SGA debuts petition for Lewis

From town hall meetings to student petitions, the Student Government Association continues its efforts to push for change in the controversy surrounding Interim

President Henry Lewis and the board of trustees.

In a SGA sponsored town hall meeting Thursday night at the student activities building, student body vice president Andre Hammel addressed the logistics of the situation and requested that the students take a bigger role in the debate over Lewis’ possible candidacy for FAMU president.

“This meeting was a call for emergency,” Hammel said. “We, the students, are the most necessary constituency base.”

The meeting also opened the door to any questions or concerns from the students.

“We answered the students’ questions to the best of our ability,” said Larry O.Rivers, the director of student lobbying. “It was a good, revealing evening.”

In addition, the meeting formally introduced the petition drive. SGA officials, along with various students passionate about the issue at hand, have been urging other students to sign a petition requesting the consideration of Lewis for FAMU president.

“The goal is 5,000 (signatures). I don’t know about you, but I don’t see 5,000 students any time outside of Homecoming, so when you get students of this magnitude, you know they’ve got to act on it,” Hammel said.

Basically, the petition is in hopes of overturning Board Policy. The current policy has stipulations that prevent Lewis from the presidency because of his active position as interim president.

However, students are questioning why the board felt he was qualified for the temporary job, but aren’t even considering him for the more permanent role.

“Obviously, they thought he had the credentials for that job, why not the presidency?” said Adrienne Huffman, a sophomore computer and electrical engineering student from Birmingham, Ala. “I’m sure they didn’t go out and get Bozo the Clown, just to fill the position.”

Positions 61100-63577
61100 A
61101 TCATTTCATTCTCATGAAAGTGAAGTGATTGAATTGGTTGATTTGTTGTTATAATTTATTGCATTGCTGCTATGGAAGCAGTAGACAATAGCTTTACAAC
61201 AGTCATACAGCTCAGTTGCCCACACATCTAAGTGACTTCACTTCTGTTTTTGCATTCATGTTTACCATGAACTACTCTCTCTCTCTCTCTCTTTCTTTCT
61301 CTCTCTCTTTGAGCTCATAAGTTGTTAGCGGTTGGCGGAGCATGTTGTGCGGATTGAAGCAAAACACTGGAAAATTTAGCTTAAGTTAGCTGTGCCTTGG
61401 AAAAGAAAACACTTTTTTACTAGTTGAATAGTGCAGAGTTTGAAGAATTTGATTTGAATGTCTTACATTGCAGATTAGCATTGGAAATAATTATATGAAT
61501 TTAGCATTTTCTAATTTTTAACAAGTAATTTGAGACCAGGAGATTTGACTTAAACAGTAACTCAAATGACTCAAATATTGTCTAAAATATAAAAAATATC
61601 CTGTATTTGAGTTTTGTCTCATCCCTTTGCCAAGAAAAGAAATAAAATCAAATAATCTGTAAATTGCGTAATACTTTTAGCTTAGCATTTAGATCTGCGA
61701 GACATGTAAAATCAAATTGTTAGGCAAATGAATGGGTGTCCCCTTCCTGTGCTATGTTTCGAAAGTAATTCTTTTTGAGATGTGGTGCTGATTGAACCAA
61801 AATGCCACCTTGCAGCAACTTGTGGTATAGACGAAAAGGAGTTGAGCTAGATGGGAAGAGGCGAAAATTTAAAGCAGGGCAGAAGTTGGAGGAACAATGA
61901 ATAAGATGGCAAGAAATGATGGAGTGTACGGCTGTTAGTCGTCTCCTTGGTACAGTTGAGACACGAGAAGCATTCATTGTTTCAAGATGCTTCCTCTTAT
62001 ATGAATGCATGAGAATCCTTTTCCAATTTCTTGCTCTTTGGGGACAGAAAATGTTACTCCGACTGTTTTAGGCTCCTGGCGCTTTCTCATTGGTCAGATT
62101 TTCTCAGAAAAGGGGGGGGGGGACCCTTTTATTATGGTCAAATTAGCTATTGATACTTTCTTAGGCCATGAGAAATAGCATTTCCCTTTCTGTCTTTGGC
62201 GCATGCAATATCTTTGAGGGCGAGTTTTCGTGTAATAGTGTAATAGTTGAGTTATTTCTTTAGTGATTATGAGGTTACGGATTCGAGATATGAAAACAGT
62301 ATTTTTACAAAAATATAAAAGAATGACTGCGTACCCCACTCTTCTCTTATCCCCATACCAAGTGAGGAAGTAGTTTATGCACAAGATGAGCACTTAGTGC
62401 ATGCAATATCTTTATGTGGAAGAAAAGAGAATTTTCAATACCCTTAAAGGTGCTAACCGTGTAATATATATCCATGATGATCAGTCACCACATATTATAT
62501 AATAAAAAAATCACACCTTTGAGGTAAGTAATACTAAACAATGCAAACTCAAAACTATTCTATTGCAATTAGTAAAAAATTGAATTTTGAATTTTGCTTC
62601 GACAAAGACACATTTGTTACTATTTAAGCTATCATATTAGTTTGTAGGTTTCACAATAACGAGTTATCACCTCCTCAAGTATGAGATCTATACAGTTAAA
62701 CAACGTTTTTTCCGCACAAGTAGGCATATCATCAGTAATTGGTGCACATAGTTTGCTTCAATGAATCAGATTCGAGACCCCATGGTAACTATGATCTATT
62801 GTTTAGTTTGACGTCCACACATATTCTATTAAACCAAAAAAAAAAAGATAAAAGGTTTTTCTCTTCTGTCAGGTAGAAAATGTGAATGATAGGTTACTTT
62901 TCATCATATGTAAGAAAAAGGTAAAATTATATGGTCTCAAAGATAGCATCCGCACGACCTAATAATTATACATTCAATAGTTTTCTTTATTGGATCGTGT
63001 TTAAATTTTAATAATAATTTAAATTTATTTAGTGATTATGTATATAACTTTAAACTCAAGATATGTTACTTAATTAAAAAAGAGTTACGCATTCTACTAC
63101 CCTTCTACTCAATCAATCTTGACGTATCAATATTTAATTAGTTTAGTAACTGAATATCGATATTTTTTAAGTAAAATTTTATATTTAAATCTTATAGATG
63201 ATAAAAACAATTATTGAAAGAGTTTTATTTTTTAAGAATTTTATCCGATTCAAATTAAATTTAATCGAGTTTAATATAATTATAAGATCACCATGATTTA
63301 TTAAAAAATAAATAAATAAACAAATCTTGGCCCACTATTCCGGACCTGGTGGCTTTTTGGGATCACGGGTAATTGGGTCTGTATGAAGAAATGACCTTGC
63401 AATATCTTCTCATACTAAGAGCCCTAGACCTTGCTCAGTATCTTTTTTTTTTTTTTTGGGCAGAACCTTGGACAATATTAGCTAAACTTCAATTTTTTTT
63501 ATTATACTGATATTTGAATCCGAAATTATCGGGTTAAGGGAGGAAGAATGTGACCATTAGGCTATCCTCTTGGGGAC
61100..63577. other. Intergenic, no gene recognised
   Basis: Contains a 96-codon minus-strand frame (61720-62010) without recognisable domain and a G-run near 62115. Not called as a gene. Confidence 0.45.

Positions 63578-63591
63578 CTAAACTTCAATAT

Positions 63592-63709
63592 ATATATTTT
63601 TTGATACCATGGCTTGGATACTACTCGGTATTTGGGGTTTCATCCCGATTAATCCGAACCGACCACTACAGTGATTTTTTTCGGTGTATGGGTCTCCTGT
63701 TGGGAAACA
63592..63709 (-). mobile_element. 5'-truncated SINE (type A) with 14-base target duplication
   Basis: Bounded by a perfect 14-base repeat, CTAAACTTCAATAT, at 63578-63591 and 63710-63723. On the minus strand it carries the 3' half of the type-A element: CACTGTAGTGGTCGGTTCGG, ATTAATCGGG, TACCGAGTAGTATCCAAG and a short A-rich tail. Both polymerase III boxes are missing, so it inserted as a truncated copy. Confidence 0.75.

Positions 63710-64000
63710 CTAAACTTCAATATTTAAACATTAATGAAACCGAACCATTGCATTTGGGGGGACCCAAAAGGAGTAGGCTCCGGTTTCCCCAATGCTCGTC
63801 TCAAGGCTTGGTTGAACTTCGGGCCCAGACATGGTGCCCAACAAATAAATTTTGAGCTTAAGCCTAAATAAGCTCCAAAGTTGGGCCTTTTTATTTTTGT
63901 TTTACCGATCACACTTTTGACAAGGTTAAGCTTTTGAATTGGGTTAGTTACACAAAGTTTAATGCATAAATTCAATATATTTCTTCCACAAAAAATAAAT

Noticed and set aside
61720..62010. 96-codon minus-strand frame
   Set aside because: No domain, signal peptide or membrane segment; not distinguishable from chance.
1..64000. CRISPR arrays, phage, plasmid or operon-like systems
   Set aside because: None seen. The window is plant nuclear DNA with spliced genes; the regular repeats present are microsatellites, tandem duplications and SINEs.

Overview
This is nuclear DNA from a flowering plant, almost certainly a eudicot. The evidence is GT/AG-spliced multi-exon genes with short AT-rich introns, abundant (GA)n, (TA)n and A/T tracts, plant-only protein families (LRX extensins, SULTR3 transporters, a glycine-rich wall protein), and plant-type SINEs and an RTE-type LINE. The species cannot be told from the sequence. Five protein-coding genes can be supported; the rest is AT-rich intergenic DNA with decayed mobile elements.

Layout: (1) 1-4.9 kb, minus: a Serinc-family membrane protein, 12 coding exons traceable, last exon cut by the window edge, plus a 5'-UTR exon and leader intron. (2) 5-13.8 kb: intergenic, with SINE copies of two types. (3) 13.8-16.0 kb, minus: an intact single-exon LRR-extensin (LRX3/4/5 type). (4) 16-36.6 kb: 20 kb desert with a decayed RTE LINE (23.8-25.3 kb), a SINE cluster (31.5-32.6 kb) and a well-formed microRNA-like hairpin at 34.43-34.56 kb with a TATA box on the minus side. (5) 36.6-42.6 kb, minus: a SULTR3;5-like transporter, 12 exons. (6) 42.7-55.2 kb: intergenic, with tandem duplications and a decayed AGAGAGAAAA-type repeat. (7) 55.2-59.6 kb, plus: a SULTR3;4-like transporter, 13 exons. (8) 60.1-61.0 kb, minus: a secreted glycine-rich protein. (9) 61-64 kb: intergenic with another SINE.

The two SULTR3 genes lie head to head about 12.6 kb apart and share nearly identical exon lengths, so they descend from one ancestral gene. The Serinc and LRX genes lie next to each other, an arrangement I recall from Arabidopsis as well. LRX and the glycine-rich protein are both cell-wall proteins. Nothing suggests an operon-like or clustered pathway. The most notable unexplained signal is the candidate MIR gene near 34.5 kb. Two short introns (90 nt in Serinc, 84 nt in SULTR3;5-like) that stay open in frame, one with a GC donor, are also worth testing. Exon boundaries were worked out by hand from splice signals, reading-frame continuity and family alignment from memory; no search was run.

Huffman, a member of the National Society of Black Engineers, was just one of the roomful of students at the NSBE meeting who listened to Hammel’s presentation of the petition in the FAMU/FSU engineering building, shortly after the town hall meeting concluded.

“It was good for Hammel to get out here, it’s rare that you see someone from FAMU out at the E-Building,” Huffman commented.

In both locations, Hammel made known that the petition was not to make Lewis the next FAMU president. Rather, it is an effort to help the board of trustees realize that Lewis should at least be considered.

“We should include, not exclude,” Rivers added.

“The Board made a decision that at the time seemed appropriate; now, there’s a need to adjust to the recent developments and listen to the university and its students.”

Currently, the majority of communication between SGA and the board of trustees has been by way of telephone calls and e-mail messages. The next meeting will take place Monday at 9 a.m. in a conference-call format.

“The plan now is to keep up the momentum until the Board of Trustees meeting on Monday,” Rivers said.

After Monday, the two sides won’t officially meet again until Feb. 21.

“That meeting will be the ideal climate instead of via telephone,” Hammel said. “It’s of great importance that we lay our point across at that meeting.”

“At this meeting, we will have reached the pinnacle of public interest,” Rivers said. “There will be people not only from FAMU campus, but from across the state in attendance.”

Hammel stressed that the actions taken early in the process are the only ways to considerably affect the final decision to be made by the Board.

“People should realize that if we waited until every student agreed, we would never act on anything. But 5,000 students are a lot and are worth doing something about,” Hammel remarked.

“Anyone that has the interim position should at least have a shot at the presidency,” added Huffman.

“Hopefully, the board will come to a consensus and hopefully that consensus will be towards the person who we feel is the best decision for Florida A&M University,” Rivers concluded.